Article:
(Jan. 14) New Zealand’s apple producers should produce a bigger crop this year, according to a recent report from the U.S. Department of Agriculture’s Foreign Agricultural Service.

The report said Dec. 31 that New Zealand apple exports in 2004 should grow 7%, to 20 million cartons or 350,000 metric tons. Some 3 million cartons could come to the U.S. market, based on last year’s distribution pattern.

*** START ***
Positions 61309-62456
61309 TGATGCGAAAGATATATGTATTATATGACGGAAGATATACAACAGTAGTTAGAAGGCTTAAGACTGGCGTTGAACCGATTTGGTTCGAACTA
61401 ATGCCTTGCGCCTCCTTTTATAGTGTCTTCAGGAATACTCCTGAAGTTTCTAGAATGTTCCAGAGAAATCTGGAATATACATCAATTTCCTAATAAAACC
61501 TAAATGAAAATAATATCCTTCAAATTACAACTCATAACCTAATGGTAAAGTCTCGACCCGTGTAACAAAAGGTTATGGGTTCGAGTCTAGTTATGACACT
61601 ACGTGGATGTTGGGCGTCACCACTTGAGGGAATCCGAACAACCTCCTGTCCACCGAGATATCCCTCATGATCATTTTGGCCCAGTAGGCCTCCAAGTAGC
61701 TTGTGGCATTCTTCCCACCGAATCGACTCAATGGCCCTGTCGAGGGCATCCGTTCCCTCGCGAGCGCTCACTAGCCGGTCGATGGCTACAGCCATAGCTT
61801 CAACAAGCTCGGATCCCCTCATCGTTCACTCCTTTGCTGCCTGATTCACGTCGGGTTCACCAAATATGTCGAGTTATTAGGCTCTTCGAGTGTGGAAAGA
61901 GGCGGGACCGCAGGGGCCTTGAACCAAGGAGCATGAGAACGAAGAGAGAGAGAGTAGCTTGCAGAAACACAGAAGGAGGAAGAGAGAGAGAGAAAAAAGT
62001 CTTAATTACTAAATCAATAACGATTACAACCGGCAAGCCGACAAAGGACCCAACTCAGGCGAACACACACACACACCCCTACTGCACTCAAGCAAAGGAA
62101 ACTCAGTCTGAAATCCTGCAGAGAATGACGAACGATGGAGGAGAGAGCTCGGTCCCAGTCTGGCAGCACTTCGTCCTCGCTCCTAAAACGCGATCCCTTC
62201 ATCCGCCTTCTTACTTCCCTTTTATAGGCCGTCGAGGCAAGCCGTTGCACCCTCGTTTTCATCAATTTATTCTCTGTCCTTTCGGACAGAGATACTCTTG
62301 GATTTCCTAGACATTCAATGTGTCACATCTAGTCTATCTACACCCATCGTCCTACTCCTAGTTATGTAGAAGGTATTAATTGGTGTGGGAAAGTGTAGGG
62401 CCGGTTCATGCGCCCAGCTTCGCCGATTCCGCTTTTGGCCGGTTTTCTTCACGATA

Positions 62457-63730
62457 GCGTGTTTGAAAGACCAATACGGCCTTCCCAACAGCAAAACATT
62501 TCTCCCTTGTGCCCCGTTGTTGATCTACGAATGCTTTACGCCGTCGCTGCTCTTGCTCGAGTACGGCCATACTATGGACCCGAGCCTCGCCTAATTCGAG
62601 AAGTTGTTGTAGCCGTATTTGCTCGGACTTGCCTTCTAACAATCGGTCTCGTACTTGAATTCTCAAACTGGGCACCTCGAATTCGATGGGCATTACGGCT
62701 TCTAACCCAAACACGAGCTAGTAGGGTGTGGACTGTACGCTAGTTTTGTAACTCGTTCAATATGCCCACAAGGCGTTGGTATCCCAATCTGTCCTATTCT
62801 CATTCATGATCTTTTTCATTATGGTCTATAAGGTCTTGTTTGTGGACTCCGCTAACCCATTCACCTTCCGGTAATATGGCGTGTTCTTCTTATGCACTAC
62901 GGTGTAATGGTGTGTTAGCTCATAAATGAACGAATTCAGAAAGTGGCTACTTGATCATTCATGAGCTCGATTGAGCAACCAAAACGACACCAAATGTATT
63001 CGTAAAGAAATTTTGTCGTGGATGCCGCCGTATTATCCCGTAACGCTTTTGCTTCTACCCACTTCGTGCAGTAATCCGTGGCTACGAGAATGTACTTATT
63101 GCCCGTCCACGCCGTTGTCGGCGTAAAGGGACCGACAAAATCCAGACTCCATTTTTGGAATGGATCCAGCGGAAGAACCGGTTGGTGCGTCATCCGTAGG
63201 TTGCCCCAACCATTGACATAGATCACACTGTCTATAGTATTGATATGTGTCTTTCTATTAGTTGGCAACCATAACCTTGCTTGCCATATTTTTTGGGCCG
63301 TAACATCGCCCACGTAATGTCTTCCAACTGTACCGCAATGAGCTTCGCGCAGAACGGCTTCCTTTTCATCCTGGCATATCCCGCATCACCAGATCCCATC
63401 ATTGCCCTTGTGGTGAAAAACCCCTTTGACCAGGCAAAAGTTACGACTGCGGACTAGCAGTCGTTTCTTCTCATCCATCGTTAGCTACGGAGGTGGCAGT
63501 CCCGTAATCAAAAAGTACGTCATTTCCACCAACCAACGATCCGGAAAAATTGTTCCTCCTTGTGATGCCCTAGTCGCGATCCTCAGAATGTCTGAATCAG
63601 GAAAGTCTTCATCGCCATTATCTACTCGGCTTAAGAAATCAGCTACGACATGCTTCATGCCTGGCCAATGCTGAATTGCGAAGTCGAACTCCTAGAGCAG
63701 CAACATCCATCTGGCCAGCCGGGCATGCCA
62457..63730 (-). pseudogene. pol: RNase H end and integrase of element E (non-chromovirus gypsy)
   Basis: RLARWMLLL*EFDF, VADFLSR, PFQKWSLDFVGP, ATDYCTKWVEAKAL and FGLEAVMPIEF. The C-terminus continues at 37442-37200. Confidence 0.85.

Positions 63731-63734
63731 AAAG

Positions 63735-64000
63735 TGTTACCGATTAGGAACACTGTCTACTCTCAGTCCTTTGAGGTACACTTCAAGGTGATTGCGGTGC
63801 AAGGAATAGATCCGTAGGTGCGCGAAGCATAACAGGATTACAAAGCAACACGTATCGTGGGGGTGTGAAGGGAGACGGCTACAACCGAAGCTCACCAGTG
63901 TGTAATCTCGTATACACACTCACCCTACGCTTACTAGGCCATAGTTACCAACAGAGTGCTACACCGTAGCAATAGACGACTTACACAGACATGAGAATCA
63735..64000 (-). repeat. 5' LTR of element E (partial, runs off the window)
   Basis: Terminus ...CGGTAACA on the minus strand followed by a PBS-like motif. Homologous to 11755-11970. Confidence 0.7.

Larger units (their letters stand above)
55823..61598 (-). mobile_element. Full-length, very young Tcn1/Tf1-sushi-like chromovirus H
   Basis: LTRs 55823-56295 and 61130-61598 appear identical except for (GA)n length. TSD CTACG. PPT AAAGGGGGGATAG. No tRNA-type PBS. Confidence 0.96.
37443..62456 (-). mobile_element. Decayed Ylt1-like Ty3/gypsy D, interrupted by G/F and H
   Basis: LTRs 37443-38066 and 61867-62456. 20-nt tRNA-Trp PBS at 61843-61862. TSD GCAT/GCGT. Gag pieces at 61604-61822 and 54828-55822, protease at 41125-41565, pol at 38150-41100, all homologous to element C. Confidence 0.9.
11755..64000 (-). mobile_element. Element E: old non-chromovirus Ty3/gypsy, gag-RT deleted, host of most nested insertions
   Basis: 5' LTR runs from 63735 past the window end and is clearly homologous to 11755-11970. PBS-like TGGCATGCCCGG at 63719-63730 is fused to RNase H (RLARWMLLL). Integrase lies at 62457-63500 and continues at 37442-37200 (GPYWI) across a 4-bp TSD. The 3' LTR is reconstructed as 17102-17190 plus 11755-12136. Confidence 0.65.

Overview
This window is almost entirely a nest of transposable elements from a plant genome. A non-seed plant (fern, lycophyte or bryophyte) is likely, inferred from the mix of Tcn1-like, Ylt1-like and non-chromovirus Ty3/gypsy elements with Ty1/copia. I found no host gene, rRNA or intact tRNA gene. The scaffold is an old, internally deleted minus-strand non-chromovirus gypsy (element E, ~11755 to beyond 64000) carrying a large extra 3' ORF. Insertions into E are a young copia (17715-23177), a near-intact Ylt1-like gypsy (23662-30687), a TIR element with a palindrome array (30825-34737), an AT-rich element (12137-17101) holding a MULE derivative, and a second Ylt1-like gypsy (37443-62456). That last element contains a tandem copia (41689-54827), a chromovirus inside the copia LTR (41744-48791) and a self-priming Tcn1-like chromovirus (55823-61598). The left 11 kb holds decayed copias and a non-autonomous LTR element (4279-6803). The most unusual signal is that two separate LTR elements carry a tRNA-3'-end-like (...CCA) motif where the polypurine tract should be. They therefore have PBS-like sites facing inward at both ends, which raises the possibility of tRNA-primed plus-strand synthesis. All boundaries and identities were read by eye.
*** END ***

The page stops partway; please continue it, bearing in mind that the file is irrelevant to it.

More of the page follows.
New Zealand’s apple harvest begins in the second week of February and ends by early May.

The country’s leading varieties are royal gala and braeburn, which represent 40% and 34%, respectively, of the country’s exports in 2003 season, the report said.

Only light frost and hail damage have been noted in growing regions so far, and that should allow total apple production to increase to 506,000 metric tons, of which 65% of the crop will be shipped to international markets.

Exporters in New Zealand expect shipments to the U.S. to increase in 2004 because of reduced holdings in the U.S.